I wrote my first Jambi program today (That's Qt for Java, btw). I admit to being one hard core C++ developer, but having nothing against Java as a language... as opposed to its horrible APIs. Which is also why I've shyed away from Qt Jambi, making little sarcastic remarks to those of my colleagues that have done all the work implementing it. But I coincidentally found myself in a situation where I was forced to write a Jambi application. Or rather, port a C++ application to a Jambi .java file. And uhm, I guess you can say I was positively surprised. :-)
My First Qt Jambi app, showing perspective transformations using Graphics View.
Since let's face it, beyond the difference in syntax there's nothing very different between these two languages (that I care about anyway). Now I am a C++ enthusiast, but I do still think garbage collection is nice sometimes [*], although _constantly_ having to "new" everything is somewhat annoying, just look at the source at the bottom of this post. Native C++ generates library files that need to be in LD_LIBRARY_PATH or somehow known to the runtime when you launch your app. And likewise, Java apps need to know their .jars and .class files. But language details is really not the issue when I choose a tool for a job.
I downloaded the Jambi Linux32 GPL OpenSource package from ftp://ftp.trolltech.com/qtjambi/source, and unpacked it into my home directory as /home/ahanssen/qtjambi-linux32-gpl-4.3.1_01. With some help from Eskil, who pointed out that the package contains a .jar file that basically is all you need to worry about, I spent about 15 minutes porting my app to Jambi. Why so long? Well, because there are a few things the fresh Jambi developer needs to know about what the Qt API looks like in the Java world. And (chuckle) I was too lazy to look up the complete docs at doc.trolltech.com. They even made JavaDoc documentation. Awwww... ;-)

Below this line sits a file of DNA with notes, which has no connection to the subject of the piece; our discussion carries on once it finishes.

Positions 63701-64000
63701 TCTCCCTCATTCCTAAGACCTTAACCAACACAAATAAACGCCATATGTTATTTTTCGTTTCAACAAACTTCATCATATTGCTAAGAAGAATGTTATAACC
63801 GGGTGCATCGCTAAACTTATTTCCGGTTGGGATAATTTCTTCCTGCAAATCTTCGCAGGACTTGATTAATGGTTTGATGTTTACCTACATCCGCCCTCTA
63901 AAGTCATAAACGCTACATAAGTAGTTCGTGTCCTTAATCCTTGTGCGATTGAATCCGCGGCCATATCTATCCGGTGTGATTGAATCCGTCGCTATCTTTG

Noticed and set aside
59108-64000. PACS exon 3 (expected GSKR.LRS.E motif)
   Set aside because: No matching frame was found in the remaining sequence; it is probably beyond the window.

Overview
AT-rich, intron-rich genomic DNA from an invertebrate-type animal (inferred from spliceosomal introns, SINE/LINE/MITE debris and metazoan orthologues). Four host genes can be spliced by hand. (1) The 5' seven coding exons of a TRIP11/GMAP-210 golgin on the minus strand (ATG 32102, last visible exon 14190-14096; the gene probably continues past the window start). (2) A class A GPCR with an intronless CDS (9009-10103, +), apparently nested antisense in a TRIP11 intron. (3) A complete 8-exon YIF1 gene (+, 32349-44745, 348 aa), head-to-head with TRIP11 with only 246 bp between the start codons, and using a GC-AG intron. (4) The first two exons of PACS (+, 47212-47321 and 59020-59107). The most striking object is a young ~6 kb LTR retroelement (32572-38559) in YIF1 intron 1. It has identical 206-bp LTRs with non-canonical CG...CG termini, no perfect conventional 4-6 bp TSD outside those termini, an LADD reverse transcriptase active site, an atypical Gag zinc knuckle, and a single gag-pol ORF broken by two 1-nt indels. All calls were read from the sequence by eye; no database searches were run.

Where C++ uses namespacing with ::, Java uses a '.' instead.
For enums, you need to include the name of the enumerator like this: Qt.Orientation.Horizontal.
Java doesn't understand a->b ;-), hehe. Just search & replace your "->" with "." right away.
Typically all qualifiers for function args go away. So "const QRectF &" becomes "QRectF".
There's no stack-allocation, so setPen(QPen()) becomes setPen(new QPen()).
Qt Jambi uses Java's native types, so instead of qreal, etc, just use double.
I encourage you to try it out, it's really easy. And it _is_ Qt. To run my Jambi program, all I did was type this into my console: